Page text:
The 2010 U.S. Census revealed unique data on the Hispanic population, and one thing it revealed was that, for the first time, growth in the Hispanic population came not from immigration, but from births. This has hopefully made many realize that a large part of the Hispanic community is bilingual and bicultural. Professor Dowell Myers of USC wrote in the New York Times of The Next Immigration Challenge, which is not to seal off the border, but to assimilate immigrants who are already in the U.S. As he aptly puts it, Show me your papers should be replaced with Welcome to English class.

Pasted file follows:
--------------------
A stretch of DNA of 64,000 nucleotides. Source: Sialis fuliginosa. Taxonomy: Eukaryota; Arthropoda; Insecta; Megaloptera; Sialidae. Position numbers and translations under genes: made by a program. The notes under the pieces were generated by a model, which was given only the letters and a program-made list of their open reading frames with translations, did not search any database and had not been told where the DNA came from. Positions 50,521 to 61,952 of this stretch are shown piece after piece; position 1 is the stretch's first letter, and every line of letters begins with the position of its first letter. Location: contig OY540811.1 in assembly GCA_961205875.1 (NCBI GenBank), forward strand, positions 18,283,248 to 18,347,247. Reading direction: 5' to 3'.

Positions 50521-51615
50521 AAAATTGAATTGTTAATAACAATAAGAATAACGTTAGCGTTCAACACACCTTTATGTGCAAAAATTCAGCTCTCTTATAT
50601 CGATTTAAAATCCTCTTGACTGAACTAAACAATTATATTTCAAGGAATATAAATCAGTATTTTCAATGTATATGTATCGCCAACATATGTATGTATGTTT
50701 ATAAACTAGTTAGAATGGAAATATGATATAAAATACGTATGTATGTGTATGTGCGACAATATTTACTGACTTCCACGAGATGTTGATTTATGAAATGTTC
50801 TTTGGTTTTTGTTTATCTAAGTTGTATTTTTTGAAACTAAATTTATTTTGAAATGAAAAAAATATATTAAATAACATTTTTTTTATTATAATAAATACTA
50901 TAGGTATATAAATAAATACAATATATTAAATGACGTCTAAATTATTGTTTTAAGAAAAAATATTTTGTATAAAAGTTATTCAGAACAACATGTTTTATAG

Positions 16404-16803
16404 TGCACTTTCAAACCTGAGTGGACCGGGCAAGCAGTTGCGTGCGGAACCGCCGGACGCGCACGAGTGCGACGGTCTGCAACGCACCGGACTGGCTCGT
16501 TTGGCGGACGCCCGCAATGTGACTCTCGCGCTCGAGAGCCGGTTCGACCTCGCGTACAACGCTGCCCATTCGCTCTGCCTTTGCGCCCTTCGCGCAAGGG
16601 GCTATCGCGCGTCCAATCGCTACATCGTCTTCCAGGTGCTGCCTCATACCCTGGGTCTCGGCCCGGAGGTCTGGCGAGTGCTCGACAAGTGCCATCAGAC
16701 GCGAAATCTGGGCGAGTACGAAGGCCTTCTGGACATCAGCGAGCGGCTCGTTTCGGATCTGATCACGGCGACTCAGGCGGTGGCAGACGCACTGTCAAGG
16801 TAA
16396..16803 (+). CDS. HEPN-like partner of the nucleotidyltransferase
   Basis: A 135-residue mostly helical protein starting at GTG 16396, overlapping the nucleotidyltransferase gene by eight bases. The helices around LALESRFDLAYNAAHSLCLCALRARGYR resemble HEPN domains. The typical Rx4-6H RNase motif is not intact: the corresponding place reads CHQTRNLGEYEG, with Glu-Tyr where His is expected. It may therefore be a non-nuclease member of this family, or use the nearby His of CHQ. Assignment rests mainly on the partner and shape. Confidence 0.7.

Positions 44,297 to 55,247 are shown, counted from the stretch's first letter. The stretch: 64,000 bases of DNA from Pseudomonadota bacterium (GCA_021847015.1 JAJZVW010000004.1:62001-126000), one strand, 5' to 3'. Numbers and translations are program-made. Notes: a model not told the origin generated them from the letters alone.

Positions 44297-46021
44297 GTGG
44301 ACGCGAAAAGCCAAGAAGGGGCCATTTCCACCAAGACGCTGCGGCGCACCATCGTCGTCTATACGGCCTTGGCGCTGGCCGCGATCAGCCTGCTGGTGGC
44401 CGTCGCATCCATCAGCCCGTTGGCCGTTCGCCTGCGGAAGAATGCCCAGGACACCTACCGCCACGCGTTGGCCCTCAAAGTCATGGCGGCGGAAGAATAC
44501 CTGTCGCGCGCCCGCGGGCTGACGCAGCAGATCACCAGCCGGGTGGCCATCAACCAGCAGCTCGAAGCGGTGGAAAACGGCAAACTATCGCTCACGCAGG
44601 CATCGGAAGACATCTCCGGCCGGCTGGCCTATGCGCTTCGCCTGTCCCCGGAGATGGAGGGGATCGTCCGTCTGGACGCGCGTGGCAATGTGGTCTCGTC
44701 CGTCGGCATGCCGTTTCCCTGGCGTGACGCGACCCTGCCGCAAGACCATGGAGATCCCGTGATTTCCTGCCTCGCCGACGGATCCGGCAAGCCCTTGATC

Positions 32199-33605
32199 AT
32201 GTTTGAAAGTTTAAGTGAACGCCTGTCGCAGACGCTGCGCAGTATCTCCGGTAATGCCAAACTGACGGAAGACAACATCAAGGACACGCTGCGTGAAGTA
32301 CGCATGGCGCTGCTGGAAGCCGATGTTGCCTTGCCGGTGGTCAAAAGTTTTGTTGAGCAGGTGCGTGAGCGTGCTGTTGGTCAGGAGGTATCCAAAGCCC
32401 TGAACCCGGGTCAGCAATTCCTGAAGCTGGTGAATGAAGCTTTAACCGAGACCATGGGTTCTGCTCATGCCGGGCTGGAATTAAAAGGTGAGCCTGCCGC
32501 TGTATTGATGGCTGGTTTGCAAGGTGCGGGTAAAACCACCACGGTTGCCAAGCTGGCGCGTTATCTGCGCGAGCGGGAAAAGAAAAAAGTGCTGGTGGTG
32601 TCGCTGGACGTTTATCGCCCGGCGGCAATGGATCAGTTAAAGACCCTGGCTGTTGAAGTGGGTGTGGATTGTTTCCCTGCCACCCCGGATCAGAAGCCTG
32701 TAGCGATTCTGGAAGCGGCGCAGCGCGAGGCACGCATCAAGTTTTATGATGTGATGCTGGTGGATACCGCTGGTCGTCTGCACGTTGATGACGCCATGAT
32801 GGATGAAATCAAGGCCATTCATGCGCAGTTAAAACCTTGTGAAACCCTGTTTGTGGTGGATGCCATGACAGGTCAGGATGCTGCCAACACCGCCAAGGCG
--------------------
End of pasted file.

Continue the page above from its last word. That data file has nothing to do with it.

Professor Myers’ essay has a focus on public policy, in particular the importance of not slashing the budgets for immigration integration programs, but there is an important overall focus of the argument. In moving away from keeping foreigners out and moving towards integrating them into American society, Americans focus less on the harm that immigrants bring and more on the benefits of having them in the country. It is important to realize that most immigrants are here and not going anywhere, and thus it is in the best interest of the public and private sector to make sure that they are fully able to contribute to American society. The U.S. Citizenship and Immigration Services recently launched a campaign to promote citizenship among green card holder ; this is a step in the right direction.